Black-Jewish relations in the time of Obama
Experts review the history of alliance and alienation
Please note: Quicktime 7 is required to view this video. If you do not have the latest version, you may get audio only.
WALTHAM, Mass. -- On Thursday, Oct. 16, the Brandeis University Spotlight Forum, "Blacks, Jews and Obama," took a look at the up-and-down history of the black-Jewish relationship and prospects for future relations in the context of the first serious black candidate for the presidency.
Two leading Brandeis professors, a distinguished professor from Harvard Law School and a senior campaign reporter from the Wall Street Journal explored the strong bonds formed between blacks and Jews during the struggle for equal rights for all Americans, their alliance in support of social justice afterwards, and the deterioration of relations amid disputes over changing urban neighborhoods, affirmative action and U.S.-Middle East policy.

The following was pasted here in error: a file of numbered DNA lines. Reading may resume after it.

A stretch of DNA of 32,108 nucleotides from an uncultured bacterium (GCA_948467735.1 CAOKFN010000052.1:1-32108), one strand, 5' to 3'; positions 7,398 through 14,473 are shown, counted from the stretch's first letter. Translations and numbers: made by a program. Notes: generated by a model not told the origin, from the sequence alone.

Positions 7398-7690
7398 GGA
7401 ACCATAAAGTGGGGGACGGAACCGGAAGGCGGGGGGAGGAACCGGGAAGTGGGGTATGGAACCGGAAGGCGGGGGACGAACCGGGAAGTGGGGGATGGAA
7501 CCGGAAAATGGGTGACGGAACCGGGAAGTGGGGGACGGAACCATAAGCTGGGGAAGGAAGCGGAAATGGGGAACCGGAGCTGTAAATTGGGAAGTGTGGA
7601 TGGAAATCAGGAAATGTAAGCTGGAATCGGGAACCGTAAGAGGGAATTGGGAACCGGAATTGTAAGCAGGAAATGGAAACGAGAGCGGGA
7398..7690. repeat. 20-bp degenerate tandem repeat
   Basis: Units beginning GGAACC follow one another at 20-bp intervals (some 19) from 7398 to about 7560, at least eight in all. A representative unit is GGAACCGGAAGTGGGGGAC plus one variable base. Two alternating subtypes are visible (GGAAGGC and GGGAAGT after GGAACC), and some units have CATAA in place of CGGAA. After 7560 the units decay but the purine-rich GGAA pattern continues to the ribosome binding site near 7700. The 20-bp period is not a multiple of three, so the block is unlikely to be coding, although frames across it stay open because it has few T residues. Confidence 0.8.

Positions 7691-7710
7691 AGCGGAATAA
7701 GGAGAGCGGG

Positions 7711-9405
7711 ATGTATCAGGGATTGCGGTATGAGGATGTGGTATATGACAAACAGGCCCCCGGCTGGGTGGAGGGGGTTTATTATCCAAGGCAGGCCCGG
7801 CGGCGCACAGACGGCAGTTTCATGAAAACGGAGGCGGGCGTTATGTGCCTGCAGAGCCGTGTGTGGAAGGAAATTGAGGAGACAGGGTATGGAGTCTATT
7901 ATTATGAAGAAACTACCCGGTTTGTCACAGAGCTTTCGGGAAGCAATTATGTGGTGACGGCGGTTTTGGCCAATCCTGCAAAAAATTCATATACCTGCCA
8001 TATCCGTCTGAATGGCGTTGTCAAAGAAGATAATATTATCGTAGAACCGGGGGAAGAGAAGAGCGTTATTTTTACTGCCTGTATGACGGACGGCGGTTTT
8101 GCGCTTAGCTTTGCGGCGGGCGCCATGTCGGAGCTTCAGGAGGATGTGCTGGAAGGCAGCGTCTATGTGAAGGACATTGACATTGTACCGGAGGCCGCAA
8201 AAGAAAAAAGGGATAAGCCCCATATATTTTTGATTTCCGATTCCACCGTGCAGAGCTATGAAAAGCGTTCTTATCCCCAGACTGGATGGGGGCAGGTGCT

The discussion was moderated by Ibrahim Sundiata, the Samuel and Augusta Spector Professor of History at Brandeis and author of "Brother and Strangers."
- Peniel Joseph, associate professor of African and Afro-American Studies at Brandeis University, author of "Waiting for the Midnight Hour"
- Jonathan Kaufman, presidential campaign reporter for the Wall Street Journal, author of "Broken Alliance, The Turbulent Times Between Blacks and Jews in America"
- Randall Kennedy, Michael R. Klein Professor of Law, Harvard University, author of "Race, Crime and the Law"